A particularly challenging day on the bike for the 100 mile route of the Wine Country Century this past Saturday. The last 30 miles were tough on me, more mentally then physically.
Patchy roads and the 90 degree temperature chipped away at my calmness. While I find fatigue easy to deal with, frustration is a horrible impairment to me. It starts quietly in the back of my head, but soon spreads and makes everything feel heavier, the legs move more slowly and the mind has more time to focus on the frustration. It’s a viscous cycle.
When everything began to pile on, I thought of my mother. In 2009 she suffered from a stroke that left her with right-side hemiplegia. I thought how even a mile of the course is impossible for her, and my mind slowly turned to how grateful I am to experience this, to feel my body pushed to its limits while surrounded by rolling hills and vineyards and the warmth of the sun.
Then I realized how much of a role she plays in any ride I do. Her years nurturing me and supporting me as a mother all led to that day when her 32 year old son rode 100 miles for the first time on a bike. Without her, I have no idea what I would be doing that day, but thanks to her I was there, sweating while I made my way up the final climb.
Soon, I crested the top where a woman stood with her two daughters. They cheered on riders as they made it through this last physical obstacle before the final miles of the ride, and the woman held a sign that said “Way to go, Mom!” to show support for her mother who must have been cycling that Saturday. I let out a “Whoooo!” of appreciation to the revelers and did indeed think “Way to go, mom.”
As the crest gave way to the descent, I wiped away the moisture in my eyes, smiled to myself, hit my second wind, and settled down into the drops to spin away the last 10 miles.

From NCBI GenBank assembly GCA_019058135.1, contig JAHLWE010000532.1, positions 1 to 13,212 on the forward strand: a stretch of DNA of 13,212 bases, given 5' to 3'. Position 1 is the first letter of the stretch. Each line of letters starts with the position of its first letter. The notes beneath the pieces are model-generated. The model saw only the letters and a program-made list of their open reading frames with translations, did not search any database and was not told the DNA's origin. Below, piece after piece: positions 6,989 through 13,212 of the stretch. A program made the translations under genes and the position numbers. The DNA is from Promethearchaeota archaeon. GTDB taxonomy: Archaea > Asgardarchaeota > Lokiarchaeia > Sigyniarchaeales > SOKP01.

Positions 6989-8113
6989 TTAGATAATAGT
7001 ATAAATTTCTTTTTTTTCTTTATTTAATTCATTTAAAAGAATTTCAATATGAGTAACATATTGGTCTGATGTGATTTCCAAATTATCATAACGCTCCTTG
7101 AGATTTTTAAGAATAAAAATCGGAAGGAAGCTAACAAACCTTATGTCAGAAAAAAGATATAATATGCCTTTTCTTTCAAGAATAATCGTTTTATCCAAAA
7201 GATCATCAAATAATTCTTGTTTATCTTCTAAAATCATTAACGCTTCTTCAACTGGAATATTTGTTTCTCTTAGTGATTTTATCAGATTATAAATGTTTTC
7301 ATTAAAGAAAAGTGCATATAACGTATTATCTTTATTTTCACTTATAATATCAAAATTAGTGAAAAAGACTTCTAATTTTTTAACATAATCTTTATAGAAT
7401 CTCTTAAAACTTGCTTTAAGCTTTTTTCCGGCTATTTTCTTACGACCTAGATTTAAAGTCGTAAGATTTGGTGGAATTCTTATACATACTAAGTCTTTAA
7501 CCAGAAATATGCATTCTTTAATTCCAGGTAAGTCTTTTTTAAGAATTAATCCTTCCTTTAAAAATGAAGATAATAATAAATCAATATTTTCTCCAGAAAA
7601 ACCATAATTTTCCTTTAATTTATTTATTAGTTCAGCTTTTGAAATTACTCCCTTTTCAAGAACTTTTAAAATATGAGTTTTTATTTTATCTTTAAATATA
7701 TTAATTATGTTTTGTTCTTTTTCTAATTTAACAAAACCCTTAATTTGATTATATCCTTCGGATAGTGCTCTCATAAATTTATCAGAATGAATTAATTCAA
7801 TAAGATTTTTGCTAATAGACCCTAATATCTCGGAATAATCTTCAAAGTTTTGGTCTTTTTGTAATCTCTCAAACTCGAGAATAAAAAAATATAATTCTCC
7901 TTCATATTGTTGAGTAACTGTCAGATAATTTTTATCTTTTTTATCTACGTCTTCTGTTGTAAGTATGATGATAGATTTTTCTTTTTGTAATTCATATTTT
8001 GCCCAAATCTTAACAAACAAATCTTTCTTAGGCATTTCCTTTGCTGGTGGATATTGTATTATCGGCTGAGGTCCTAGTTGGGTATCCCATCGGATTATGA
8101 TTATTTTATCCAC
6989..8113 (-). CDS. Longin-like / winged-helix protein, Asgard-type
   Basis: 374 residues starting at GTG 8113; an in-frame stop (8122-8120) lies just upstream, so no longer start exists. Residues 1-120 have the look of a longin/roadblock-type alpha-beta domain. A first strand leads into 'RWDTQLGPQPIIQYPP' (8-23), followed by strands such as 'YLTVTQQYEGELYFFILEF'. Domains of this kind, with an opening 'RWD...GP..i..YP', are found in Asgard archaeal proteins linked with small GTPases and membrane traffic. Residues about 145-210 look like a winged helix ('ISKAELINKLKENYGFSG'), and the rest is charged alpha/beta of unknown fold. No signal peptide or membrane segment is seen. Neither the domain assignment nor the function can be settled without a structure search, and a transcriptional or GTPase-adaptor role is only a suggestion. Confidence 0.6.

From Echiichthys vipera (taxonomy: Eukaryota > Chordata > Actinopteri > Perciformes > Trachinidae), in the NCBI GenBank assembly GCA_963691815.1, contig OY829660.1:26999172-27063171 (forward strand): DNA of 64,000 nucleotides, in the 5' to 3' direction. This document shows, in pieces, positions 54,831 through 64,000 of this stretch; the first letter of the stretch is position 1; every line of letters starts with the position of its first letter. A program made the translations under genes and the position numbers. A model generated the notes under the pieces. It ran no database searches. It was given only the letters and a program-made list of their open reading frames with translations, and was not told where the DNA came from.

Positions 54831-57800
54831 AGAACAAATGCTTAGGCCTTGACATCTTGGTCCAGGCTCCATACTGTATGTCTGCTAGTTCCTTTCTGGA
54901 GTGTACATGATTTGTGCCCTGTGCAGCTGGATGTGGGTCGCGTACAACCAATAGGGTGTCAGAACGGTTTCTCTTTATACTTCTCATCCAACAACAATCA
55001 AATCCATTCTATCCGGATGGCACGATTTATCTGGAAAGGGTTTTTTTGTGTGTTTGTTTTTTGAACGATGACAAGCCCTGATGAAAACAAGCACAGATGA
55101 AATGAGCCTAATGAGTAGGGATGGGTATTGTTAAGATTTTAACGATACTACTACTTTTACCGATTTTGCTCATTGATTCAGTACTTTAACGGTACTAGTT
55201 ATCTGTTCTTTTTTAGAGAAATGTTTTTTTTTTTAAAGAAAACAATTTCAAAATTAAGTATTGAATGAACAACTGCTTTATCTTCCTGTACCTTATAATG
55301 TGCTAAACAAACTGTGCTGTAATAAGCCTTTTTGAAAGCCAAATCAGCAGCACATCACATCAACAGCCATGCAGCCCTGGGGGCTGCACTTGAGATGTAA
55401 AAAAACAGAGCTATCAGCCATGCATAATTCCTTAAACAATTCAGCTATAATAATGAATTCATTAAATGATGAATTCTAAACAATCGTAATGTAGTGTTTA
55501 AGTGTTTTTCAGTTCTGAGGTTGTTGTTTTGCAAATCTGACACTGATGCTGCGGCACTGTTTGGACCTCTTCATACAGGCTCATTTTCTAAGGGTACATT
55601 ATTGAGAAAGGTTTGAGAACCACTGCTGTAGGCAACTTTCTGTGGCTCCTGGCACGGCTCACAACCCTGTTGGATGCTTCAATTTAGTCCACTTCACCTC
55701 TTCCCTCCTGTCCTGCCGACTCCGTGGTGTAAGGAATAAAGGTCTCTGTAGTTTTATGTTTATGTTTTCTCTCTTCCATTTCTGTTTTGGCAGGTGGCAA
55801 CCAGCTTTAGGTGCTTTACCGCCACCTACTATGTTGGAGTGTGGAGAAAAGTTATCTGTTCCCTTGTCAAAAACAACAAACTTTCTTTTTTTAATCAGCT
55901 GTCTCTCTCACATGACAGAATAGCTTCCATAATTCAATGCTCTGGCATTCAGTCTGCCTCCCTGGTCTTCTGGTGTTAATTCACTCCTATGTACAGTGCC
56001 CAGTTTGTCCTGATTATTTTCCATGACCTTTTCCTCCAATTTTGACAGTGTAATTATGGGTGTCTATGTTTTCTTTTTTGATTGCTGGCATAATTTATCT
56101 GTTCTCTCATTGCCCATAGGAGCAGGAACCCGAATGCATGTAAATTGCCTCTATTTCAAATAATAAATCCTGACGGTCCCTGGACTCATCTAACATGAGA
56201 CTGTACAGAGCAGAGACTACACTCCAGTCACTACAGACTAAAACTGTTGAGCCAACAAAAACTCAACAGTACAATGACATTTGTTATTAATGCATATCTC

Birthday card for my mom
I’ve recently decided that I need to do a better job of telling people how much they mean to me. I don’t know what stops us from doing this. Perhaps it’s a cultural thing; men are supposed to be made of steel. But I think telling people these things is the good thing to do.
My mother’s and father’s birthdays are this month, so what a better time to start being less unfiltered about love. Here is the text I wrote in the birthday card my mother should receive today, her 65th birthday.
I’m sorry I can’t be there today to celebrate your birthday and blow out 65 candles and eat some cake. I will be on my bike this Saturday, but I will be thinking about you.
As I get older I realize that you shouldn’t hesitate to tell someone how much they mean to you. Instead of a gift this year, I want to give you thanks.
I want to thank you for all that you did for me while I was growing up. For the home you created, the meals you made, the rides you gave me to band events, rehearsals, and wherever else I needed to go. Thank you for being there when I got home in the afternoon from school, for listening to me yabber when maybe it didn’t even make sense, and for making me feel loved. For birthday parties, Christmas gifts, hugs, daily wake up calls, and all so much more. You are such a big part of the person I am today, and I just wanted you to know that.
I love you.
Fred McFeely Rogers (March 20, 1928 – February 27, 2003)
If your goal in life is to be as much like Fred Rogers as possible, you’re doing okay.